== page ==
United States District Court, E.D. North Carolina, Western Division
C. DEVER, III UNITED STATES DISTRICT JUDGE
17, 2018, Laura Pontones ("Pontones" or
"plaintiff'), on behalf of herself and similarly
situated plaintiffs, filed a complaint against a group of
allegedly related Mexican restaurants for violations of the
Fair Labor Standards Act, 29 U.S.C. § 201, et seq.
("FLSA"), and the North Carolina Wage and Hour Act,
N.C. Gen. Stat. § 95-25.1, et seq. ("NCWHA")
[D.E. 1]. On June 11, 2018, Pontones amended her complaint
[D.E. 7]. On April 26, 2019, Pontones moved for conditional
class certification under section 216(b) of the FLSA and Rule
23 of the Federal Rules of Civil Procedure [D.E. 66] and
filed a memorandum in support [D.E. 67]. On May 17, 2019,
defendants responded in opposition [D.E. 68] and filed
various exhibits [D.E. 69, 70]. On June 5, 2019, Pontones
replied [D.E. 75] and filed additional declarations [D.E. 73,
74]. As explained below, the court grants Pontones's
motion for conditional class certification concerning both
is a former server. See Am. Compl. [D.E. 7] ¶ 1, 14. She
sues San Jose Restaurant Incorporated; San Jose Management,
Inc., d/b/a San Jose Mexican Restaurant and Sports Cantina;
San Jose Mexican Restaurant #2 of Lumberton, Inc.; San Jose
Mexican Restaurant of Elizabethtown, Inc.; San Jose Mexican
Restaurant of N.C. Inc.; San Jose Mexican Restaurant of
Pembroke, NC, Inc.; San Jose Mexican Restaurant of Raleigh
Inc.; San Jose Mexican Restaurant of Shallotte, Inc.; San
Jose of Rocky Mount #2 Inc., d/b/a San Jose Tacos and
Tequila; San Jose of Zebulon, Inc.; San Jose of Roanoke
Rapids, Inc.; San Jose Wakefield, Inc., d/b/a San Jose Mex
and Tequila Bar; Plaza Azteca Raleigh, Inc., d/b/a San Jose
Tacos and Tequila; Hector Flores; Alberto Flores; Josue
Flores; Jose Perez; Vicente Perez; Pablo Meza; Edgardo
Flores; and Edgar Flores (collectively,
"defendants") for unpaid minimum wages and overtime
compensation. See id.
own and operate Mexican restaurants in North Carolina,
Virginia, and South Carolina. See Id. ¶ 46.
From about October 2, 2016, to January 22, 2017, Pontones
worked as a server at the Brier Creek location in Raleigh,
North Carolina. See Id. ¶ 47. From January 23,
2017, until April 2017 and again from July 2017 to August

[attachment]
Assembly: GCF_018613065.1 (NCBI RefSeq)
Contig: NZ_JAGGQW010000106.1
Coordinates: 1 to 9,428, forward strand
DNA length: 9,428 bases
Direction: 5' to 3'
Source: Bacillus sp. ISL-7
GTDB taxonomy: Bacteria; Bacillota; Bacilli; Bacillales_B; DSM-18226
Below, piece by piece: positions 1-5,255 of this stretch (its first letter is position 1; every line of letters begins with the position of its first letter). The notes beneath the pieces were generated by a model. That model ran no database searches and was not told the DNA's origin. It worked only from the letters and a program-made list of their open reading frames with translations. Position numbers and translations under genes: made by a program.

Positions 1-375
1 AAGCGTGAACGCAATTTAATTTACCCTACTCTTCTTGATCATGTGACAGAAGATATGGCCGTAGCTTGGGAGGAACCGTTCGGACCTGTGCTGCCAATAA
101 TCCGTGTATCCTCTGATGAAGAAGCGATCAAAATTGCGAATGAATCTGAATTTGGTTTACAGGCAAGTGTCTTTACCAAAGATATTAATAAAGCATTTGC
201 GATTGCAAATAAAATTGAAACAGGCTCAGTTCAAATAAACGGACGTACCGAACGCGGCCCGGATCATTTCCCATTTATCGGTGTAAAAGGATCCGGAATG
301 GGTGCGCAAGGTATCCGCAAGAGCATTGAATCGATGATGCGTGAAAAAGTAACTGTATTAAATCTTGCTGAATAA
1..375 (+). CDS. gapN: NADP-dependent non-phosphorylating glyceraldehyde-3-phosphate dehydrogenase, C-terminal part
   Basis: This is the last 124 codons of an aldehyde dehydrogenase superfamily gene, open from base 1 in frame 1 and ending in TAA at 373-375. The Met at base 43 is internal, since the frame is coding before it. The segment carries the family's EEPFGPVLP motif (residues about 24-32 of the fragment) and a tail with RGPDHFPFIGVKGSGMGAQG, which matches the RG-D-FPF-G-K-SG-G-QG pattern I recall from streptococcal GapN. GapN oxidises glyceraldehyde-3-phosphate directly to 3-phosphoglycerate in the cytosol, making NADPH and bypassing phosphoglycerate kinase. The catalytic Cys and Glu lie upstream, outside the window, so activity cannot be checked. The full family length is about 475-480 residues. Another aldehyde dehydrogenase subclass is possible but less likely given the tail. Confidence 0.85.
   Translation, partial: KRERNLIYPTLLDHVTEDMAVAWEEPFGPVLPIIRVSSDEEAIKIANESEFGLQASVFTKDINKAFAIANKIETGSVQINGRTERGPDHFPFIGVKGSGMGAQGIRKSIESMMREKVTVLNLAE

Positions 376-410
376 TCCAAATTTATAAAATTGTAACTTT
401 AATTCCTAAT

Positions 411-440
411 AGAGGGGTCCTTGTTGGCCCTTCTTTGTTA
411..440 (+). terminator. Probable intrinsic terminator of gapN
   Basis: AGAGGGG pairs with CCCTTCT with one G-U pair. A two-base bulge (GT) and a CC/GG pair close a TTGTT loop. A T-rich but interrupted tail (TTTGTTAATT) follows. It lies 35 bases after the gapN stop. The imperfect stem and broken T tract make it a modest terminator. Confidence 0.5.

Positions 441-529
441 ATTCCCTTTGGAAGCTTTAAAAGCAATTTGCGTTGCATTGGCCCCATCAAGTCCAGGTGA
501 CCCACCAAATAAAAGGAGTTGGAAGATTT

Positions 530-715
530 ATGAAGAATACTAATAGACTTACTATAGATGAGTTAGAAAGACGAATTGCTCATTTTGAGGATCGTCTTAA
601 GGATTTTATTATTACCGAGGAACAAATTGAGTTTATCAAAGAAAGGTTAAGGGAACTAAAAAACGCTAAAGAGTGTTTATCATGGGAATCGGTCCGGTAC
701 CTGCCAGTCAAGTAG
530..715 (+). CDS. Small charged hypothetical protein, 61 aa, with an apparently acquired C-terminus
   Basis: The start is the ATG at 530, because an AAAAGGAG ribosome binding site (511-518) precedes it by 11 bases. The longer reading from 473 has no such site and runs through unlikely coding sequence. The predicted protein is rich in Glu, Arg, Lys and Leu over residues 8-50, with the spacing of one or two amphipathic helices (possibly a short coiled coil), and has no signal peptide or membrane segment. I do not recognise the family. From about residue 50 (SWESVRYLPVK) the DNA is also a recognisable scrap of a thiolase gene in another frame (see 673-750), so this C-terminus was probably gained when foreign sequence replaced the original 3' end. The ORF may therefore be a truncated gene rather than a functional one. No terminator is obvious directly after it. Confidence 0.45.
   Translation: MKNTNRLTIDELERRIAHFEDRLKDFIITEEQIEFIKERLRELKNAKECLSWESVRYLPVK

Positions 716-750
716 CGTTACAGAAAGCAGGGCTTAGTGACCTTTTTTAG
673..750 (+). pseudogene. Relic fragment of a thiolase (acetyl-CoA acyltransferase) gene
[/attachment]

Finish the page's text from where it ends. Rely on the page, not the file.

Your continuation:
2017, Pontones worked at the Triangle Town Center Mall
location in Raleigh, North Carolina. See Id.
Pontones did not supervise other employees and performed the
normal duties of a server. See Id. ¶¶
48-50. She worked Wednesday to Sunday. See Id.
¶ 51. On Wednesdays and Thursdays, Pontones worked from
10 am. to 10 p.m. See Id. On Fridays and
Saturdays, Pontones worked from 10 am. to 11 p.m. See
Id. On Sundays, she worked from 5 p.m. to 10 p.m.
See Id. Each work day except Sunday, Pontones would
take a two-hour unpaid break between shifts. See Id.
Pontones alleges that defendants controlled her work schedule
and rate of pay. See Id. ¶ 52.
to Pontones, she and others similarly situated "were
advised" that they would be paid an hourly wage less
than the minimum wage required under FLSA, plus tips. See
Id. ¶ 53. But Pontones only received a check
for her first week of training (at $8.00 per hour) and
"one to two" checks for $0.00. See Id.
Otherwise, Pontones alleges that she did not receive wages or
check stubs that documented the hours she worked or the wages
she earned. See Id. Pontones also claims that the
defendants deducted a fixed percentage of all credit and cash
purchases made by customers from her earnings, usually about
3%, regardless of whether a customer paid in cash or by card.
See Id. ¶¶ 54-55, 57. She alleges that
defendants used this deduction to pay their operating
expenses. See Id. ¶ 56. She also alleges that
defendants did not operate a tip pool. See id.
2014 until 2016, the United States Department of Labor, Wage
and Hour Division, investigated defendants and found
"numerous violations," including failure to pay
overtime pay, failing to pay minimum wage by
requiring waiters to work for tips alone, failing to maintain
required time and payroll records, and falsifying payroll
documents. See Id. ¶ 59. Pontones alleges that
the defendants continued their practices after the federal
investigation. See Id. ¶ 60. In 2006 and 2007,
and again from late 2017 until early 2018, the North Carolina
Department of Labor also investigated defendants. See
Id. ¶ 61. The first investigation did not
result in any findings because defendants did not comply.
See id. The second investigation resulted in the
assessment of civil penalties. See id.
provides evidence of the U.S. Department of Labor's